“I lost the weight by losing my mind”
Name: Marianne McGinnis
Current Age: 35
Hometown: Bethlehem, PA
Weight Lost: 82 lb
Accomplishments:Improved self-esteem, consistent exerciser for 4 years and counting
Successful Strategies:Replaced negative thoughts with positive ones, focused on foods for health, made exercise a daily routine
“That’s not me,” I said in disbelief, staring at my 200-lb reflection. It was 1998, and I felt like I was living a bad dream. I’d been periodically overweight as a kid and had battled eating disorders, but I thought I’d put all that behind me. At 5’6″, I had maintained a healthy weight of 122 lb for several years.
Then I got pregnant. Though I ate healthfully, I consumed enormous portions. I avoided exercise because I was nauseous, and eating soothed the queasiness. I gained 55 lb (25 to 35 lb is healthy if you’re normal weight), but I figured I’d lose it when I started exercising again.
That plan got snagged.
My son was just 9 months old when I became pregnant again. I had lost 30 lb but gained another 60 by the time I delivered my second son, leaving me somewhere around 207 lb.
From Working Woman to Stay-at-Home Mom
My husband and I thought it would make things easier. Instead of a caseload of 60 people, I now had a “caseload” of three, both boys and my 6-year-old stepdaughter. “No problem,” I thought. Visions of Ozzie and Harriet floated through my head–an immaculate home, delicious home-cooked meals, and no more weight problem.
Six months later, I felt more like Marge Simpson, and my only vision was of hopping the next flight toHawaii–without the kids. I had not planned well for my transition: I had no friends who were at-home moms, our closest family was 3,000 miles away, and my only pastime was watching home decorating shows on TV.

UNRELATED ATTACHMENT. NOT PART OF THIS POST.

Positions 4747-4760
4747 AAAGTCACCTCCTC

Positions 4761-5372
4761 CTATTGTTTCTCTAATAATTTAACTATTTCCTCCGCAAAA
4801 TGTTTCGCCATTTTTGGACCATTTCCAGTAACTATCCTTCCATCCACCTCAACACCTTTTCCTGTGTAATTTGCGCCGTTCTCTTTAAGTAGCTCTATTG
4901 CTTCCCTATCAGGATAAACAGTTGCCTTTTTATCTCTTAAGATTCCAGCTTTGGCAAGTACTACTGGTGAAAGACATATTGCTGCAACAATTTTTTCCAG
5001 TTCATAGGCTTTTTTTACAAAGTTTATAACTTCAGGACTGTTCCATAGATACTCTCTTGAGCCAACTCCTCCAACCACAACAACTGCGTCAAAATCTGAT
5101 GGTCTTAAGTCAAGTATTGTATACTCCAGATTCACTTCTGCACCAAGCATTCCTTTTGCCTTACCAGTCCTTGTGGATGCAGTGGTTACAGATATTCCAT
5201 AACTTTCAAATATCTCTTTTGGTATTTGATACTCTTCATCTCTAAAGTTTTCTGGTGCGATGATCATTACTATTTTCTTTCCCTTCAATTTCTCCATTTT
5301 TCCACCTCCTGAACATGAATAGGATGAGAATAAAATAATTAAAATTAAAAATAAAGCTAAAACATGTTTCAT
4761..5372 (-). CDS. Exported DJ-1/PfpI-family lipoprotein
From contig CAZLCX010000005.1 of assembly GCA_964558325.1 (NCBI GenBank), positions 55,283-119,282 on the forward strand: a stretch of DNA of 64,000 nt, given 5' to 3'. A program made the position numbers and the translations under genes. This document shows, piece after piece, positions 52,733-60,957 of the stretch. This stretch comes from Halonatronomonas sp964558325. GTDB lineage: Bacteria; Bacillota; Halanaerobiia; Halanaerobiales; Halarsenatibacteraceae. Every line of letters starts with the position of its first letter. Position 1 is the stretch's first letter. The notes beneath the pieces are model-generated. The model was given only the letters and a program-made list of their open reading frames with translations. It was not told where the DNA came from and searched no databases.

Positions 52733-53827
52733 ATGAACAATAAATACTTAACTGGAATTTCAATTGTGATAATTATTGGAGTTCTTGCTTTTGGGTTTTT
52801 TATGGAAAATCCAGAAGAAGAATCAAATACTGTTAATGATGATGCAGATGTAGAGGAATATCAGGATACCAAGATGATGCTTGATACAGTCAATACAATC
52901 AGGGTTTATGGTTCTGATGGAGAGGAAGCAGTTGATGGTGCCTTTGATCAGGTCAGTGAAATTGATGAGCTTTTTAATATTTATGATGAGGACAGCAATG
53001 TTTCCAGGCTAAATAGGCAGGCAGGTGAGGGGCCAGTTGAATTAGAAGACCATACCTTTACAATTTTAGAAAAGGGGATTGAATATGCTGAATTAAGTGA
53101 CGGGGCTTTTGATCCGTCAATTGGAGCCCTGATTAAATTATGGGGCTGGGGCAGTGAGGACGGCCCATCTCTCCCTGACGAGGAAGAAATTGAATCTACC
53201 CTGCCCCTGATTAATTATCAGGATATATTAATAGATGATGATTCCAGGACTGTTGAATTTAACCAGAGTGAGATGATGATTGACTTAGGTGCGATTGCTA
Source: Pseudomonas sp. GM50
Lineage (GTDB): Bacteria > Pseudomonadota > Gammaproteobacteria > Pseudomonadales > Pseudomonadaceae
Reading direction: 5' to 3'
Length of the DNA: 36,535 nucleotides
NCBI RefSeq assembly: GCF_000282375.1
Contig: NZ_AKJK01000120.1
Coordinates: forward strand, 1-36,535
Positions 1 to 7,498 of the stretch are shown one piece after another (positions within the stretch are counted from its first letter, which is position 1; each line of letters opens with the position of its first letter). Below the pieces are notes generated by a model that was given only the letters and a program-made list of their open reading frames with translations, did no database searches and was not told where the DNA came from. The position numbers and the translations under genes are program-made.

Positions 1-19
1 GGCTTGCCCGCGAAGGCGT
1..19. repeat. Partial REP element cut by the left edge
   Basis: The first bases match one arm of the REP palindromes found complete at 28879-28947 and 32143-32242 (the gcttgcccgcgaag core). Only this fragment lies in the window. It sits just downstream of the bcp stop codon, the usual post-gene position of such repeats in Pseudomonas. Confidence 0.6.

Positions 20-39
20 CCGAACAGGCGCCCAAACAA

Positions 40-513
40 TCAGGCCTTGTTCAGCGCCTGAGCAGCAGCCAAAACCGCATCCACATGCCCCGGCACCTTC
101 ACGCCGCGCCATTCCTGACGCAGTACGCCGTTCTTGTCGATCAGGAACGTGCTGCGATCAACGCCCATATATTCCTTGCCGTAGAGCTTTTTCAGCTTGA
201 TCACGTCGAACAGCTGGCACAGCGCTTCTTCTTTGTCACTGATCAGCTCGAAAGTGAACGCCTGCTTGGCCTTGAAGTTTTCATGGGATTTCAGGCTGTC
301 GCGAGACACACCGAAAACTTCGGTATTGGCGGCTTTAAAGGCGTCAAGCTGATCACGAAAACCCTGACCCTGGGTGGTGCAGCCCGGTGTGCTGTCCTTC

Shortly afterward, I saw a talk show about making changes in your life despite hefty obstacles. People who had done this said you need to make a shift from wishing to doing. The show also discussed the importance of eliminating negative messages in order to succeed. I made a list of what I had been wishing for and how I intended to make it happen.
The top was to meet other at-home moms. I discovered a group nearby, and I started attending meetings. At first, I was scared that I’d be rejected; these moms looked so together, and I felt like such a mess. But they were accepting and, as I got to know them, I learned that they were just as human as I was. I loved the camaraderie and started enjoying time at home with the kids more.
I wasn’t trying to diet, but after a few months, I noticed that my pants were getting loose. I realized that I had been filling my friendship void with food.
Next, I decided to focus on eating for health, not weight loss. I no longer ate a salad with lean turkey and whole wheat bread to lose weight. Instead, I’d think of food as fuel, choosing the healthiest options so I’d have the energy to run around with my kids and feel good about it.
When I was in the first grade, the kickball captains fought over who would get stuck with me on their team. I always despised sports. In college, I briefly tried activities such as aerobics, running, and walking, but only to keep me thin. Reading health magazines helped me develop a more positive concept of exercise. In addition to physical health benefits, I learned that exercise could also reduce stress, increase energy, and improve my mood, and it could feel good. I wanted to be someone who exercised regularly and enjoyed it. I started pushing my double stroller around my neighborhood for 30 minutes a day. By the time my youngest son was 1 year old, I had lost 50 lb. To celebrate, I joined a local Y; free babysitting was part of the deal.
Each time I tried something new, I’d think, “You can’t do that.” “You’re uncoordinated.” “You’ll look stupid.”
But I fought back with positive statements such as “I can lift weights” and “Look how far I’ve come already.” I was no longer buying into negative “I can’t” messages.
To feel more comfortable in the gym, I asked a trainer to show me how to use all the machines and weights. Then I introduced myself to the aerobics instructors so I would feel more at ease in their classes. Pretty soon, I was a regular.
I reached my personal goal, 125 lb, 4 years ago. I still listen carefully to my body and look for cues about what and when to eat–and when to stop. And I exercise regularly. By countering negative messages about body image, weight, and exercise, finding a supportive group of friends, and eating for health, I’ve conquered my fears and the fat and have landed my dream job as an associate editor at Prevention magazine.